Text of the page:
Transitions in the automotive sector: challenges in delivering a low emission strategy
UK policy to ban sales of new petrol, diesel and hybrid vehicles by 2030 to support zero-carbon emissions targets, presents considerable challenges for people, businesses and places.
Multiple research projects, led by Coventry University’s Dr Jason Begley, Professor Nigel Berkeley, Dr Elizabeth Bos, Professor Nick Henry, Dr David Jarvis and Dr Andrew Jones, have resulted in policy solutions that have positively influenced behaviours regarding the adoption of electric vehicles.
Between 2014-2016, Begley, Berkeley, Jones and Jarvis evaluated the Defra funded Warwickshire Rural Electric Vehicle (WREV) trial, which involved an examination of the experience of business drivers across a variety of sectors. Findings from the trial showed a range of technological, infrastructural, and financial challenges preventing adoption remained. The research influenced the behaviour of 17 rural small businesses by providing potential solutions to overcome barriers to EV adoption.
This impact has endured, with seven organisations retaining an electric vehicle beyond the conclusion of the trial period. Another participating business subsequently adopted a hybrid vehicle, so almost half of triallists continue to utilise EV technologies in their vehicle fleets five years after the trial ended formally.
The findings informed the Department for Business, Energy & Industrial Strategy’s Select Committee’s 2018 investigation of the transition to electric vehicles and were used to frame a key argument in the Select Committee’s report relating to inadequacies in current charging networks, and in the government improving consumer experiences. What’s more, the research gained interest from US state governments in North Carolina, Montana, Wisconsin, and Minnesota. Stakeholders from each state participated in a knowledge exchange visit to the UK in early 2020, making a special visit to Coventry to learn how they could implement the WREV evaluation in their own state jurisdictions.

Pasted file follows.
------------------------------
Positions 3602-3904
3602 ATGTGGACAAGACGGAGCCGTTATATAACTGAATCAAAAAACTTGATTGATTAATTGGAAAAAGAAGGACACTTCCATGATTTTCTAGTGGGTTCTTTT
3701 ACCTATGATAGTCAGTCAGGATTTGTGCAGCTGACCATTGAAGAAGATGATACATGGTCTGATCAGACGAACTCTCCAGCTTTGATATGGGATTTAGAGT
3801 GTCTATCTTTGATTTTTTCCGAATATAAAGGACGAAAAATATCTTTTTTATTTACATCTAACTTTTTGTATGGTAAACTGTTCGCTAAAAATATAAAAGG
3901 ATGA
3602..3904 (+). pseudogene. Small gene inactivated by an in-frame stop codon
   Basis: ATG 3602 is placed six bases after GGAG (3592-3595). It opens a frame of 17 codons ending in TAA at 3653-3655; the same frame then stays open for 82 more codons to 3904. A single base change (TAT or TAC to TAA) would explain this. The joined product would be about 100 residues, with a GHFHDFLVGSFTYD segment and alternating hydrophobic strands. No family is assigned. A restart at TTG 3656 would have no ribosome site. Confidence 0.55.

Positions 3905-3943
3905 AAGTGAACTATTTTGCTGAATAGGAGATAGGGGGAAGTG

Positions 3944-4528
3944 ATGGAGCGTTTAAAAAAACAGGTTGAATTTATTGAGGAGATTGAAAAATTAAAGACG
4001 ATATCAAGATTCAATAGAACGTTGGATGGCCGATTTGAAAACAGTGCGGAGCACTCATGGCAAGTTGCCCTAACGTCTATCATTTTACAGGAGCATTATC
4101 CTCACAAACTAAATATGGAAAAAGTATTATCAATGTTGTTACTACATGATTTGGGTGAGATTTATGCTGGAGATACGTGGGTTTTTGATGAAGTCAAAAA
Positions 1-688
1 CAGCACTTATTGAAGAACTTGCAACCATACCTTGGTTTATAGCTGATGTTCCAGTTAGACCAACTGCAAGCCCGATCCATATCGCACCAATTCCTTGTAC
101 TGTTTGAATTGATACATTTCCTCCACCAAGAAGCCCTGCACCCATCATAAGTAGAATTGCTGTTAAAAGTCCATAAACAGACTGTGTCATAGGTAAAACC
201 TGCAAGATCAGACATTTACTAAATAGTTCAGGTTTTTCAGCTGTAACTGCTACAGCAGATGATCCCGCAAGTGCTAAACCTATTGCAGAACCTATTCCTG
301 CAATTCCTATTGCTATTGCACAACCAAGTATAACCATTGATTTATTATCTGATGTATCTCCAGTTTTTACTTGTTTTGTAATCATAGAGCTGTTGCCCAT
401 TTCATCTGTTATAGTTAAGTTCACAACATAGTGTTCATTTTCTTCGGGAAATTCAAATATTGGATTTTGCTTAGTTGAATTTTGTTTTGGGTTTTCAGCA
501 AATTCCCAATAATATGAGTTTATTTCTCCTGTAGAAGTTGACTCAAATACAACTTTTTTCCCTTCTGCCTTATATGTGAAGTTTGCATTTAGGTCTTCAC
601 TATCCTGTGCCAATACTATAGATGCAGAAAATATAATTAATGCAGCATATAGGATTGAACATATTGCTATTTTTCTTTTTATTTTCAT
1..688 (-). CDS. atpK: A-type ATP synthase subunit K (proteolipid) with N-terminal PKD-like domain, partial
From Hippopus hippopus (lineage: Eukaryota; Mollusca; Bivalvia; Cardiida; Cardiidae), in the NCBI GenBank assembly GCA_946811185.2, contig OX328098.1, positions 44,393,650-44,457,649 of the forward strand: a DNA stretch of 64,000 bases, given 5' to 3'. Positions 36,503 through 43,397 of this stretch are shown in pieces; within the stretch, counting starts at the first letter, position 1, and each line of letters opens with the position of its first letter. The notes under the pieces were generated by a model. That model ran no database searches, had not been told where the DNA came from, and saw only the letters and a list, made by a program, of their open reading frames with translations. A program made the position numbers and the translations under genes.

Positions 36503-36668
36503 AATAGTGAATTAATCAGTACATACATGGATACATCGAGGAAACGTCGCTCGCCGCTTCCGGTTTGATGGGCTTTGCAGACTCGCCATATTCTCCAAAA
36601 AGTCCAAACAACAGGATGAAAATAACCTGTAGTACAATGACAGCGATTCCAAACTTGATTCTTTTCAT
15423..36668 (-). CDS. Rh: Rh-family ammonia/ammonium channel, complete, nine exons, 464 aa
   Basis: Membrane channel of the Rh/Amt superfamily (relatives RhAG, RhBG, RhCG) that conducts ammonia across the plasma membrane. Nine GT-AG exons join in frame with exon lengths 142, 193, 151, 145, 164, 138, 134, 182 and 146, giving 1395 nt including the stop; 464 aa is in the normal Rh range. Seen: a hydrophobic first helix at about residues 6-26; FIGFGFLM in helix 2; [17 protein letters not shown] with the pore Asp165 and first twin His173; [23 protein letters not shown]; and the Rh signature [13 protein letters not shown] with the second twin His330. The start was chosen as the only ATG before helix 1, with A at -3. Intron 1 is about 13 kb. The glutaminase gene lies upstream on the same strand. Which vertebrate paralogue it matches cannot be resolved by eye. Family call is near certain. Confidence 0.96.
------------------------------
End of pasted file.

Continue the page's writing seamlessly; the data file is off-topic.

As well as this research, Begley, Jarvis, Jones and Professor Stewart MacNeill explored The Urban Rural Connectivity in Non-Metropolitan Regions (URRUC) project which brought together public authorities and academics in four European territories. Findings revealed that non-metropolitan local government in England has neither the financial capability nor human capital to combat the zero-emissions mobility challenge. Moreover, it has limited influence in shaping transport and accessibility policies. Following this, recommendations were produced that targeted cost-effective solutions on the most deprived, isolated communities.
This research continues to have an impact, with Scarborough Borough Council actively using these recommendations in ongoing efforts to lobby regional and national bodies for transport related investment. The research has also informed Scarborough’s current approach to local transport challenges, providing them with a template for new service provision including the introduction of a new shuttle bus service.
As well as focussing on electric vehicles, Henry, Jarvis and Jones explored the deployment of new smart transport infrastructure through the evaluation of the Intelligent Variable Messaging Systems (iVMS) pilot project. This revealed governance and partnership working challenges to the realisation of smart city goals. Following this, Jones and Jarvis worked with Coventry City Council on the COVID-19 and Future Transport project to cocreate three ‘future scenarios’ for urban mobility for the post-Covid transport space. These scenarios have been used to shape Coventry City Council’s COVID-19 recovery work and future planning.
Beyond Coventry, this body of research is impacting transport planning and strategy development in other cities, including Wakefield and Cardiff, and through Coventry City Council’s involvement in ongoing INTERREG projects, it is also influencing thinking in EU cities, particularly in Rome.
Overall, the research has highlighted and produced solutions to the challenges to mass market electric vehicle adoption. Creating national and international impact, the research has successfully changed attitudes towards the adoption of electric vehicles among small businesses, and uniquely rural small businesses; and influenced strategic thinking and policy decisions around the challenges of adapting places to zero-emissions infrastructure.